The opinion of Justice Reavley for a unanimous Court is a fine example of constructive judicial statesmanship. Instead of trying to reconcile the irreconcilable they have chosen-as they have a right and duty to do-the principles that ought to control and spelled them out in categorical fashion. It makes quite clear that parties before the Industrial Accident Board who are not parties to suit either as Plaintiff, Defendant, or by joinder within 20 days from the rendition of the award by the Board must-with one critical exception-accept as inevitable the finality of the IAB's award. This is clearly the import of the third rule as stated in Latham, supra.9
However, Latham also specifies in Rule 2, supra, that "Defendants in a law suit to set aside an award of the Board shall have until their appearance date to join other parties who have been before the Board." This means, of course, that parties can be brought before the District Court after the 20 day statute of limitations has run if they are brought in by a Defendant in an action to set aside the Board's award.
In our Erie role we could just stop with Rule 2. But we think that behind Rule 2 was the Court's feeling that this is obviously a sensible construction of the statute since any other would allow an employee to wait 19 days to sue one Defendant-insurer if it were his desire to keep a second insurer out of the litigation to thus lay the trap for increased benefits (see note 5, supra). The sued Defendant-insurer, who might have been happy with a partial compensation award, would of necessity have to give notice of appeal as to other insurers and then sue all other defendants without waiting to be sued itself in order to protect itself from paying a judgment which someone else should have paid. We think it is likewise sensible to hold that a party who voluntarily submits itself to the jurisdiction of the District Court and makes itself liable to all the obligations, disabilities, and control by the District Court, as would be one who is formally joined as a party by cross claim or impleader. F.R.Civ.P. 13 and 14, followed by the usual service of process, is before the Court within the meaning of Rule 2.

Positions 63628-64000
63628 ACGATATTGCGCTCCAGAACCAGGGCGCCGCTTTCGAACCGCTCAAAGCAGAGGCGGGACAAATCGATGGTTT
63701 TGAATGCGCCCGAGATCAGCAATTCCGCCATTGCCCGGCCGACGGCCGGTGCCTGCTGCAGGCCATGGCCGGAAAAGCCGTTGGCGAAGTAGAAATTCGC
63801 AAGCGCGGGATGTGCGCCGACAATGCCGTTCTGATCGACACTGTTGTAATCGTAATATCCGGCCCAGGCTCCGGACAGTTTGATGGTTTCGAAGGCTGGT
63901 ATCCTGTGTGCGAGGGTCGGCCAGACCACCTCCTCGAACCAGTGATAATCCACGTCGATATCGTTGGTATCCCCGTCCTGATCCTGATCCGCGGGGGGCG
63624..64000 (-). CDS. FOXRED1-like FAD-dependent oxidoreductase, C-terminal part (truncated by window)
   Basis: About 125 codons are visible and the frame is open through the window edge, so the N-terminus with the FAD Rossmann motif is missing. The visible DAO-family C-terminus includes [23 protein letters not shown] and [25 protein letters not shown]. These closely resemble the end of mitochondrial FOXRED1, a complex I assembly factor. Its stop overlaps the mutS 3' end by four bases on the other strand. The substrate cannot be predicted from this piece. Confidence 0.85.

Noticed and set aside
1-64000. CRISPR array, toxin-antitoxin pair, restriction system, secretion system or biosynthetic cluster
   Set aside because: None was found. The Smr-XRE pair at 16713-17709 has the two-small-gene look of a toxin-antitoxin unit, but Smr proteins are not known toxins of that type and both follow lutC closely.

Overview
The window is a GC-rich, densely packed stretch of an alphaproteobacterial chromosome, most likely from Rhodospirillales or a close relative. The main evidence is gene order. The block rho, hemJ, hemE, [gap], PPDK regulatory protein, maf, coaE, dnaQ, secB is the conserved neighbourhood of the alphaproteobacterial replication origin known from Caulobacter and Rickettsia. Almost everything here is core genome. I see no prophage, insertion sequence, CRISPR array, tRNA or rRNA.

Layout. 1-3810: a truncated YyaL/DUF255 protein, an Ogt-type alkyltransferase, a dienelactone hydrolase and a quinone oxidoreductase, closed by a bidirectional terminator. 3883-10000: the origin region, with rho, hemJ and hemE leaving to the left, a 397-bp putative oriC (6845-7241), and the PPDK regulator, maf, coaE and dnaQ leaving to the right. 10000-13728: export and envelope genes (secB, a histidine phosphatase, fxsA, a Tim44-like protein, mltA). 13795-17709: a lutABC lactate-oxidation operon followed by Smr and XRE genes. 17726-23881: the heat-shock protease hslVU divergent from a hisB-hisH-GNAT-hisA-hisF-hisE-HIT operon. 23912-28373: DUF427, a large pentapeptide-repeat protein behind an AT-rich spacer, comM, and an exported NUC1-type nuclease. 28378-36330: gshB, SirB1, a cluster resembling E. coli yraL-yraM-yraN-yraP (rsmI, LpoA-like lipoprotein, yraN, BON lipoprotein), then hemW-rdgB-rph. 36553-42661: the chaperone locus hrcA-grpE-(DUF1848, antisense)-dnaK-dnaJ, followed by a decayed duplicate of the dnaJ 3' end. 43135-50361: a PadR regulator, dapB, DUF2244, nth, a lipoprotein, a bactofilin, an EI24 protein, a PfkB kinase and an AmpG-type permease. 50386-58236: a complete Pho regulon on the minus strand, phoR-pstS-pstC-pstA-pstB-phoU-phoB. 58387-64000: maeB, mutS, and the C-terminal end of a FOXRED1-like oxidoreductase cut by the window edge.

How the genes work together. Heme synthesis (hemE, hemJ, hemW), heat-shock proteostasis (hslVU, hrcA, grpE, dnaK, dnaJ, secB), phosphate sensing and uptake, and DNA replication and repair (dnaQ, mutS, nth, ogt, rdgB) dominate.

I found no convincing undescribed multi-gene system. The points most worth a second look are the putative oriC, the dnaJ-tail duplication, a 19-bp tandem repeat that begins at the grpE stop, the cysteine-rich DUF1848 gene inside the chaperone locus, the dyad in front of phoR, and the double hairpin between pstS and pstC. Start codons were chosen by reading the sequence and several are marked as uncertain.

It is true that Charter Oak was not joined as a party by the defendant Travelers. But it was as certainly a party after making an appearance by counsel and suggesting a substitution of names as if it had been joined. Employee cannot seriously contend that Appellant-Charter Oak was not before the District Court. Since this appearance had all the effects of joinder and occurred before the appearance day (i. e. answer day) of Travelers-the time limit set by Rule 2, we think that the Texas Supreme Court would hold that Appellant Charter Oak had been "joined" by the Appellant Travelers within the required time.